At 01:32 PM 3/8/01, Tom Middleton wrote:
>I thought it would run rough after reconnecting the power, but the car fired up normally and the runs were conducted as soon as I got everything connected and started up....I was really surprised that numbers went up..?
> Very interesting !
The LH ECU does adapt to certain conditions for an individual engine. This allow the ECU to compensate for things like false air (vacuum leaks), injector imbalance, etc.
It is worth noting that if the engine is in perfect condition, the pre-programmed maps built into the ECU are an exact match for the engine conditions. The more that is wrong with the engine, the more adapting the ECU has to do.
The moral might be - If your engine runs/idles poorly immediately after you disconnect/reconnect the battery or ECU, there may be some problems that the ECU has to compensate for.
If, on the other hand, your engine runs very well immediately after the battery or ECU have been disconnected/reconnected, there shouldn't be much wrong with it!
> ----- Original Message -----
> ----- Wally Plumley wrote:
> The LH ECU does adapt to certain conditions for an individual engine. This allow the ECU to compensate for things like false air (vacuum leaks), injector imbalance, etc.
> It is worth noting that if the engine is in perfect condition, the pre-programmed maps built into the ECU are an exact match for the engine conditions. The more that is wrong with the engine, the more adapting the ECU has to do.
I agree that the more there is wrong with the engine, the harder it will have to work to compensate. But I would add that not only would it compensate for the symptoms you mentioned that are due primarily to age, mileage, and minor problems, but it also performs this task even when a vehicle is brand new, to cover for the inevitable spread among the many component tolerances (injector outputs, MAF sensor signal, valve overlap variations, compression differences, etc., etc., etc.). Naturally, it is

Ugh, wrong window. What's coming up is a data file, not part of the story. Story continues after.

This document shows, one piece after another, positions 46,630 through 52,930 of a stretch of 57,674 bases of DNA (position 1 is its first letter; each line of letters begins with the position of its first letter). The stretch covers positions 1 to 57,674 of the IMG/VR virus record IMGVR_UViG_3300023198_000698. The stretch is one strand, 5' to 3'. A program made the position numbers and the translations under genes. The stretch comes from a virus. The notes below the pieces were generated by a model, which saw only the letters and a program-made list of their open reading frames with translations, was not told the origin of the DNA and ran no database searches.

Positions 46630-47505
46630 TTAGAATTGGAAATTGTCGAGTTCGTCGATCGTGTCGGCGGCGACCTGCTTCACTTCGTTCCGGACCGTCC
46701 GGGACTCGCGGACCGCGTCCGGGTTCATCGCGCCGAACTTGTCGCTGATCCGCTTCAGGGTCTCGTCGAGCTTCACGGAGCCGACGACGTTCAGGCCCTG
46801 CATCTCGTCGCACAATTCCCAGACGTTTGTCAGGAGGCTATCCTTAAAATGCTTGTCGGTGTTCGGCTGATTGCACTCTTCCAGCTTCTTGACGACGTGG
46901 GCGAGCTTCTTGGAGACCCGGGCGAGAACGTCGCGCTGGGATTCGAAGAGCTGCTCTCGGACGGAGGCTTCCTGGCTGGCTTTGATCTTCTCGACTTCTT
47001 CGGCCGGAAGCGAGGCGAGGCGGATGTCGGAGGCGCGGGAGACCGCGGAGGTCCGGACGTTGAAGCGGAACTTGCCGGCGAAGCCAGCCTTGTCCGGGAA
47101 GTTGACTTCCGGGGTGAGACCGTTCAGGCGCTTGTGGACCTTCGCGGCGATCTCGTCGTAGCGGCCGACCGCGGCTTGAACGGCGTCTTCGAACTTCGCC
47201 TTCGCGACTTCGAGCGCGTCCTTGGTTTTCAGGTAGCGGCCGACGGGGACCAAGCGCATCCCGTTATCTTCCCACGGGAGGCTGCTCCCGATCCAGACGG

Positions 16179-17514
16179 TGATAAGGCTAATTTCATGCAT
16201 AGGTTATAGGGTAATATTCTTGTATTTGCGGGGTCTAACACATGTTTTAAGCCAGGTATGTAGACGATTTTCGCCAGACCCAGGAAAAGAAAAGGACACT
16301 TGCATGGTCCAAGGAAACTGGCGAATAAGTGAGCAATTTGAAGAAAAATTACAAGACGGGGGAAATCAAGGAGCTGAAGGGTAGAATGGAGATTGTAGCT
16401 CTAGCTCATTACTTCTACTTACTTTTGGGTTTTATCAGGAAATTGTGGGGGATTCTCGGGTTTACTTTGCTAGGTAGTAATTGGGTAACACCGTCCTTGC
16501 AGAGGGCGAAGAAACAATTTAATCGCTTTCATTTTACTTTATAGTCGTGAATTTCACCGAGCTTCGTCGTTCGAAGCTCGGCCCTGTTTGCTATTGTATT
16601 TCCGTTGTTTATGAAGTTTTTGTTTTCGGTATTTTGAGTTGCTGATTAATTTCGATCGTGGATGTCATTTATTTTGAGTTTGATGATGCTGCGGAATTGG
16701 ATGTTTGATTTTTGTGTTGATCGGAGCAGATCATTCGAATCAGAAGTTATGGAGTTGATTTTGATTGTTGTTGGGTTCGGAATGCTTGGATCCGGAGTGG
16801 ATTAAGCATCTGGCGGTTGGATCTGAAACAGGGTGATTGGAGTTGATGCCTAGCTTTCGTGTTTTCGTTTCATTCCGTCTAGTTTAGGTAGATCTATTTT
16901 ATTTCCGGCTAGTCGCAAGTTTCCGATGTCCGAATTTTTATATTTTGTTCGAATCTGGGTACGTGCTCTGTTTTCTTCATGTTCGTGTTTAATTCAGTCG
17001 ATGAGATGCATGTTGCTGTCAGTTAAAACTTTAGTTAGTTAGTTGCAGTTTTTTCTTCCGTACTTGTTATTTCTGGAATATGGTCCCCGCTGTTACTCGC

preferable to set each component performance specification to a range that is transparent to proper operation, but frankly, that's not always cost effective (EGR valves, and their effect on everything else, were a good example).
I expect that the baseline calibration (maps, lookup values - whatever we want to call them) were dialed in on "known mean cars". This means that all of the components used to build up those test cars were in the middle of their production specification band. Naturally, there are allowable tolerances in the performance specification of each part, which is what
leads to the spread mentioned above. I have seen brand new cars that idled fairly rough until allowed to learn, and then were silky smooth.
When I was with GM back in the eighties, we would intentionally build up high and low limit cars (all components stacked up toward either end of their tolerance spectrum) in order to check the cumulative effect on emissions, driveability, and fuel economy, and the ability of the system to compensate through adaptive learning (emissions being the most sensitive). The only areas that I can recall that learned included base fueling (using the oxygen sensor), base spark advance (using the knock
sensor), and idle control (using either the ISC or IAC valve position).
If the system was running closed loop, and held a certain condition long enough, it would allow the update of the value being used in that cell through a stored multiplier. When the power is lost due to a battery disconnect, running reset, or such, all of the multipliers would return to null, and thus need to be relearned during the subsequent driving.
> The moral might be - If your engine runs/idles poorly immediately after you disconnect/reconnect the battery or ECU, there may be some problems that the ECU has to compensate for.
> If, on the other hand, your engine runs very well immediately after the battery or ECU have been disconnected / reconnected, there shouldn't be much wrong with it!